Annex H: Definitions and abbreviations
The following definitions to term and categorise attacks and suspicious incidents that are reported from shipping inside the VRA may help. This ensures the consistent identification of patterns and trends.
The Code of Practice for the Investigation of the Crimes of Piracy and Armed Robbery against Ships, highlights armed robbery against ships consists of:
- Any illegal act of violence or detention or any act of depredation, or threat thereof, other than an act of piracy, committed for private ends and directed against a ship or against persons or property on board such a ship, within a State’s internal waters, archipelagic waters and territorial sea.
- Any act of inciting or of intentionally facilitating an act described above.
An attack, as opposed to an approach, is where a ship has been subjected to an aggressive approach by an unidentified craft AND weapons have been discharged.
A hijack is where attackers have illegally boarded and taken control of a ship against the crew’s will. Hijackers will not always have the same objective (armed robbery, cargo theft or kidnapping).
An illegal boarding is where attackers have boarded a ship but HAVE NOT taken control. Command remains with the Master. The most obvious example of this is the citadel scenario.
Piracy is defined in the 1982 United Nations Convention on the Law of the Sea (UNCLOS) (article 101). However, for the purposes of these BMP, it is important to provide clear, practical, working guidance to the industry to enable accurate and consistent assessment of suspicious activity and piracy attacks.
The following may assist in assessing what is a piracy attack. A piracy attack may include but is not limited to:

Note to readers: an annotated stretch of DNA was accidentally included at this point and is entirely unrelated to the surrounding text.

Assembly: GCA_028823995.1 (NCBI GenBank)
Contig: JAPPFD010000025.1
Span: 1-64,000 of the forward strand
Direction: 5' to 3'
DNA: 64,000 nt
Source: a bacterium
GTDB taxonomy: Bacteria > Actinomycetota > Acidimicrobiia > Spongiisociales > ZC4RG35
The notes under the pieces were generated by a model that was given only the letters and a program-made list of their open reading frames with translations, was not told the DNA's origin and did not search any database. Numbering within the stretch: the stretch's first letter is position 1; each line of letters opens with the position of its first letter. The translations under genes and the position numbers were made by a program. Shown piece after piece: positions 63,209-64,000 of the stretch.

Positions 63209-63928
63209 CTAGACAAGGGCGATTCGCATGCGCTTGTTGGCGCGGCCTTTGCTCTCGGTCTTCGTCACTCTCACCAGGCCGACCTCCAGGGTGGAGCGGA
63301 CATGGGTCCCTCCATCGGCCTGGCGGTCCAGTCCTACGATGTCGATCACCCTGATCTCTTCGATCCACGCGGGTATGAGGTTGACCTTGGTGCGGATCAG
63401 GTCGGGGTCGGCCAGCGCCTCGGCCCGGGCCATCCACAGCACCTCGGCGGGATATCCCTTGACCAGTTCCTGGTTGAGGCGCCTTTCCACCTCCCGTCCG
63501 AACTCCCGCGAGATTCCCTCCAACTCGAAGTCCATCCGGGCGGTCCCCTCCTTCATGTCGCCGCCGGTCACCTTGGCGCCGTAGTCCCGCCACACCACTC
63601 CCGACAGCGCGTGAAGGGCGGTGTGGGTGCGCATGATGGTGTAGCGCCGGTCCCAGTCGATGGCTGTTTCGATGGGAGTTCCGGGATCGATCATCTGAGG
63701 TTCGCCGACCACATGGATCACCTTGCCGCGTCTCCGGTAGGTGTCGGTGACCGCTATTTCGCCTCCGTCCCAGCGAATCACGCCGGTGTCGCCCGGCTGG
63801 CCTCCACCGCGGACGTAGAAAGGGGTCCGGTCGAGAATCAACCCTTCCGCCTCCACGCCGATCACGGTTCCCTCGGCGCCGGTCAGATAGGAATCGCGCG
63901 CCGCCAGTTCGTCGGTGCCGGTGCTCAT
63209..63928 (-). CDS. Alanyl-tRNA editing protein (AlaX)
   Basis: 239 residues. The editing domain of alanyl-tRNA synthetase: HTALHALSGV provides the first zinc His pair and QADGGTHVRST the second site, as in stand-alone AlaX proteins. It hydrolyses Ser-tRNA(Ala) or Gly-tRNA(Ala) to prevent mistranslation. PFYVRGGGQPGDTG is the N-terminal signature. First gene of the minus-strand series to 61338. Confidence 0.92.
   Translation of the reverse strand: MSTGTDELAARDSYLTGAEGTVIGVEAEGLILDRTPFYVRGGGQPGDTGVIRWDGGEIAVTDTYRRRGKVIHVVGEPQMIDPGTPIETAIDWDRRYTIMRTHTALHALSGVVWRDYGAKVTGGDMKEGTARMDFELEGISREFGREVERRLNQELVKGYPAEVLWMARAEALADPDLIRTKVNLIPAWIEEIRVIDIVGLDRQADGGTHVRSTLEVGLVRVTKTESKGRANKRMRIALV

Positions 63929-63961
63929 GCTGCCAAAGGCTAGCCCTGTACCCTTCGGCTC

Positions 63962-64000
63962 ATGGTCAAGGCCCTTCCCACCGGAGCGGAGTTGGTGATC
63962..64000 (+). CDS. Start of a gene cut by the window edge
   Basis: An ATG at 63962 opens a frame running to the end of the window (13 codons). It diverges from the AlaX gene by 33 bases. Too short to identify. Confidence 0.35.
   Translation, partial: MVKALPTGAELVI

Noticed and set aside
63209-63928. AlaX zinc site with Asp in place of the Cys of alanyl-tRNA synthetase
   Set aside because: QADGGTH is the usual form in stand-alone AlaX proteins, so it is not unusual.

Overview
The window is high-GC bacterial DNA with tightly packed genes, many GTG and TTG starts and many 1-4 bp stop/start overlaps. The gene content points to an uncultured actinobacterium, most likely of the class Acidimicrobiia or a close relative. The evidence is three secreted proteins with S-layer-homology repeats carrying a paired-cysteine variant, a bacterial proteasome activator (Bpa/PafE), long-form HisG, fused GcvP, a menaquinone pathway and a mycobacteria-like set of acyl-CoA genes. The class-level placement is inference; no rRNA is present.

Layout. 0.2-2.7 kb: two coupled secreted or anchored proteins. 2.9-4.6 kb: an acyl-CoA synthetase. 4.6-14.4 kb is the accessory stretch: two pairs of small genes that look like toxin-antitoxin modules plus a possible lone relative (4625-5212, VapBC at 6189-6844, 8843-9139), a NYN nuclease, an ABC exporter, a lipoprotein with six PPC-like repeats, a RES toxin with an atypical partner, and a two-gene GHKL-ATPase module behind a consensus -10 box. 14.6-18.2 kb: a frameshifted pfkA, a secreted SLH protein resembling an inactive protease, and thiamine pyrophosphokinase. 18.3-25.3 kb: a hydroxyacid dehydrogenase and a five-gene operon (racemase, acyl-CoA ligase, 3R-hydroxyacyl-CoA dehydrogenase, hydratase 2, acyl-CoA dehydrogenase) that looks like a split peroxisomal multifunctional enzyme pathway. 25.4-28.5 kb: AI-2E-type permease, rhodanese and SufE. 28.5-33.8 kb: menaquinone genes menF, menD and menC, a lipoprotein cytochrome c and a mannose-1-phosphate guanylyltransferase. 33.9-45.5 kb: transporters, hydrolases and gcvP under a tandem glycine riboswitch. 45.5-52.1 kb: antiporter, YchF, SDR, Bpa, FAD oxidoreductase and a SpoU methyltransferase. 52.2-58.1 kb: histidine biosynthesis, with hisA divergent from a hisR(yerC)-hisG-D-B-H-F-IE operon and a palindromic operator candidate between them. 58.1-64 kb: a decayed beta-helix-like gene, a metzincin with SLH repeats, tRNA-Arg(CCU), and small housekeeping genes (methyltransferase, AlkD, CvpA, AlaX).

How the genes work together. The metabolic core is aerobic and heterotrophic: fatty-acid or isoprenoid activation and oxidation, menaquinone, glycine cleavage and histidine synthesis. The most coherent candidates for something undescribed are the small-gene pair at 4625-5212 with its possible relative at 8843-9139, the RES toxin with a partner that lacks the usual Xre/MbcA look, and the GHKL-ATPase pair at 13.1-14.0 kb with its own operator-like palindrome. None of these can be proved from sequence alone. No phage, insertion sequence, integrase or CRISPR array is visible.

- The use of violence against the ship or its personnel, or any attempt to use violence.
- Attempt(s) to illegally board the ship where the Master suspects the persons are pirates.
- An actual boarding whether successful in gaining control of the ship or not.
- Attempts to overcome the SPM by the use of:
- Grappling hooks.
- Weapons deliberately used against or at the ship.
Suspicious or aggressive approach
Action taken by another craft may be deemed suspicious if any of the following occur (the list is not exhaustive):
- A definite course alteration towards a ship associated with a rapid increase in speed by the suspected craft, which cannot be accounted for by the prevailing conditions.
- Small craft sailing on the same course and speed for an uncommon period and distance, not in keeping with normal fishing or other circumstances prevailing in the area.
- Sudden changes in course towards the ship and aggressive behaviour.
AIS Automatic Identification System
BAM Bab el Mandeb
CMF Combined Maritime Forces
CSO Chief Security Officer
DSC Digital Selective Calling
EU NAVFOR European Union Naval Force
HRA High Risk Area
IMB International Maritime Bureau
IMO International Maritime Organization
IRTA Industry Releasable Threat Assessment
IRTB Industry Releasable Threat Bulletin
IRTC Internationally Recommended Transit Corridor
JWC Joint War Committee
MSC Maritime Safety Committee
MSCHOA Maritime Security Centre – Horn of Africa
MSTC Maritime Security Transit Corridor
NATO North Atlantic Treaty Organisation
PAG Pirate Action Group
PCASP Privately Contracted Armed Security Personnel
PMSC Private Maritime Security Company
RECAAP Regional Cooperation Agreement on Combating Piracy and Armed Robbery against Ships in Asia
RPG Rocket Propelled Grenade
RUF Rules for the Use of Force
SPM Ship Protection Measures
SSA Ship Security Assessment
SSAS Ship Security Alert System
SSP Ship Security Plan
TSS Traffic Separation Scheme
UKMTO United Kingdom Maritime Trade Operations
VDR Vessel Data Recorder
VHP Vessel Hardening Plan
VMS Vessel Monitoring System
VPD Vessel Protection Detachment
VRA Voluntary Reporting Area
WBIED Water-Borne Improvised Explosive Devices